Kashmir’s Internet Siege


Kashmir’s Internet Siege presents an overview of the “harms, costs and consequences” of the government-sanctioned internet shutdowns and network disruptions in Jammu and Kashmir. It was published by Jammu Kashmir Coalition of Civil Society, a network of organisations – such as Association of Parents of Disappeared Persons and Public Commission on Human Rights – working on human rights advocacy and research.

The report presents data from August 2019 up to its publication in August 2020. On August 5, 2019, the Parliament of India abrogated Article 370 of the Indian Constitution, which gave Jammu and Kashmir a semi-autonomous special status and its own Constitution. Since then, the numerous government-imposed network and internet restrictions have made it difficult for the region’s residents to access crucial information.

This report views internet access as essential to human rights. It discusses the impact of digital restrictions on livelihood, health, education, justice, press freedom – and more. The report also includes excerpts from conversations with residents to present qualitative insights into the everyday impacts of the ‘digital siege’.

This 85-page report is divided into eight chapters: Background (chapter 1); Right to Livelihood (chapter 2); Right to Health (chapter 3); Right to Education (chapter 4); Access to Justice (chapter 5); Freedom of Press (chapter 6); Right to Social Life (chapter 7); Timeline: 300 Days (chapter 8).


  1. A total of 11.44 million telecommunications subscribers (including phone and internet users) and 6.6 million internet subscribers were recorded in undivided Jammu and Kashmir – according to 2019 data published by the Telecom Regulatory Authority of India.

  2. Citing data published by Turkish news organisation Anadolu Agency in February 2020, the report states that Kashmir’s telecom sector recorded a loss of 1.4 million subscribers in the first quarter of 2020.

  3. The report notes that India tops the world in internet shutdowns and Jammu and Kashmir accounts for about two-thirds (63 per cent) of the total shutdowns in the country both in terms of frequency and duration. Since the year 2012, there have been as many as 226 documented internet shutdowns in the region.

  4. Jammu and Kashmir experienced severe economic consequences due to the prolonged internet shutdown in August 2019, with various businesses suffering losses. As per data by the Kashmir Chamber of Commerce and Industry, more than 500,000 people lost their jobs in the five months after the shutdown.

  5. At several medical diagnostic facilities, the digital shutdowns prevented technical equipment from getting the frequent maintenance and software updates required. The report mentions the Bone & Joint Hospital in Srinagar, where the MRI machine experienced frequent glitches without the necessary updates.

  6. The report cites a 2016 report on mental health in Kashmir, stating that 45 per cent of Kashmir’s total population – 1.8 million people – showed signs of anxiety, depression and post-traumatic stress disorders.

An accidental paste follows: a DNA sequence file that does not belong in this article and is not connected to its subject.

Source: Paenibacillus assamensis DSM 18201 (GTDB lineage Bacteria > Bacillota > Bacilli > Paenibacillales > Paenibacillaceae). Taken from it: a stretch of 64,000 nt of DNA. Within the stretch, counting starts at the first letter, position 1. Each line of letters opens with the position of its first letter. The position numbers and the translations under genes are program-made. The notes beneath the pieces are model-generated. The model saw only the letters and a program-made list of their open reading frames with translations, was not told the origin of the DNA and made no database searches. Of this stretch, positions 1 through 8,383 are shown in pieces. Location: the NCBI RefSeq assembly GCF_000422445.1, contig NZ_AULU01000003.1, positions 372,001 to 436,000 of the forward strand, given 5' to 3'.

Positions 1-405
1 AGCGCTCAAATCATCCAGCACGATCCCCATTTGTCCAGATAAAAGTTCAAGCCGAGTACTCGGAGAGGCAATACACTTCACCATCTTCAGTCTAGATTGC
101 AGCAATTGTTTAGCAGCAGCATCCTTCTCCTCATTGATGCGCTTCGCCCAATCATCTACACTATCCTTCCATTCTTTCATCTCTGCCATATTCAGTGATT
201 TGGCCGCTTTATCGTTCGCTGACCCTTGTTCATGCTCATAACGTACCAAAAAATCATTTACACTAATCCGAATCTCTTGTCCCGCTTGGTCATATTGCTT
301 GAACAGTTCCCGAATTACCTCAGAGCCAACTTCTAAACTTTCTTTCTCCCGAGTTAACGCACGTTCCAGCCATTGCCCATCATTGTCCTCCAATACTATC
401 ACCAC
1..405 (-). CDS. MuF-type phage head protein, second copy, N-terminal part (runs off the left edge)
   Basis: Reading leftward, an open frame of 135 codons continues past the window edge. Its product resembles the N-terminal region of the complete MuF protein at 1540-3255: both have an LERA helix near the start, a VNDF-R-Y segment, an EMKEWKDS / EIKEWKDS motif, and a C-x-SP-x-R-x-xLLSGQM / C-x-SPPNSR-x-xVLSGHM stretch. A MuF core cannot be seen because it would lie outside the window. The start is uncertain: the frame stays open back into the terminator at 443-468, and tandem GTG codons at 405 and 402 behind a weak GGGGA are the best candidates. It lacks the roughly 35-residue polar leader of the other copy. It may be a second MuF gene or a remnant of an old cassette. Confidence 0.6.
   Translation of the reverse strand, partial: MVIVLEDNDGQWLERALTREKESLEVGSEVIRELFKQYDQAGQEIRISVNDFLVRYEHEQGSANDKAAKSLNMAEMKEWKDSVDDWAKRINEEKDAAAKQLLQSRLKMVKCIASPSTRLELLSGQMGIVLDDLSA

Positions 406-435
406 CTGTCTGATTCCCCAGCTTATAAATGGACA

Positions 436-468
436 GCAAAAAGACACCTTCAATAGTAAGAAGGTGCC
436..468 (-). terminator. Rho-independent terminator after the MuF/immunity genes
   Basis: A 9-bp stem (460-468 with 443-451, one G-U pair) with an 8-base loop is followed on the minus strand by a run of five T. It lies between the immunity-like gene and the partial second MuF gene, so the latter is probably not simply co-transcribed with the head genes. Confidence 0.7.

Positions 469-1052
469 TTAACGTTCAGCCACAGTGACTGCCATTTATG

7. In August 2020, when this report was published, the mobile internet speed in Kashmir was restricted to 2G internet (250 kbps). The report cites a paper by Prateek Waghre – researcher at Takshashila Institution, a Bengaluru-based public policy research organisation – comparing the effects of 2G and 4G internet speeds. The paper finds that it takes 1,595 seconds to download the Aarogya Setu app from a 2G network, whereas it takes only 145 seconds to download it using a 4G network.

  8. In the World Press Freedom Index, 2020, published annually by Reporters Without Borders, Paris, India fell from the 140th place in 2019 to the 142nd place in 2020. According to the report, RSF stated that “India’s score in this year’s World Press Freedom Index is heavily affected by the situation in Kashmir where, after rescinding the state’s autonomy, the federal government shut down fixed line and mobile Internet connections completely for several months, making it virtually impossible for journalists to cover what was happening in what has become a vast open prison.”

  9. The report states that online editions of most local dailies remained suspended after internet services were halted in Jammu and Kashmir in 2019. Columnists, editors and freelancers working for online portals of various newspapers, were unable to find alternate work. As per the Anadolu Agency, the English-language daily Kashmir Reader was banned for its work for three months in the year 2016, and it failed to receive any advertisements for as long as February 2020.

  10. As per the Software Freedom and Law Centre, a digital advocacy organisation based in New Delhi, the digital shutdown enforced on August 5, 2019, was the 55th time the internet in Kashmir had been suspended in the year 2019. 

  11. The report discusses the drastic effects of the SMS ban in Kashmir on multiple sectors, citing an article published in the Economic Times in December 2019. It notes that people were forced to travel out of Kashmir, or register on online portals with phone numbers of relatives residing outside the region, to submit important forms like applications for driver’s license, jobs and education.

    Focus and Factoids by Shafia Shaan.


Jammu Kashmir Coalition of Civil Society, Srinagar


Jammu Kashmir Coalition of Civil Society, Srinagar


Aug, 2020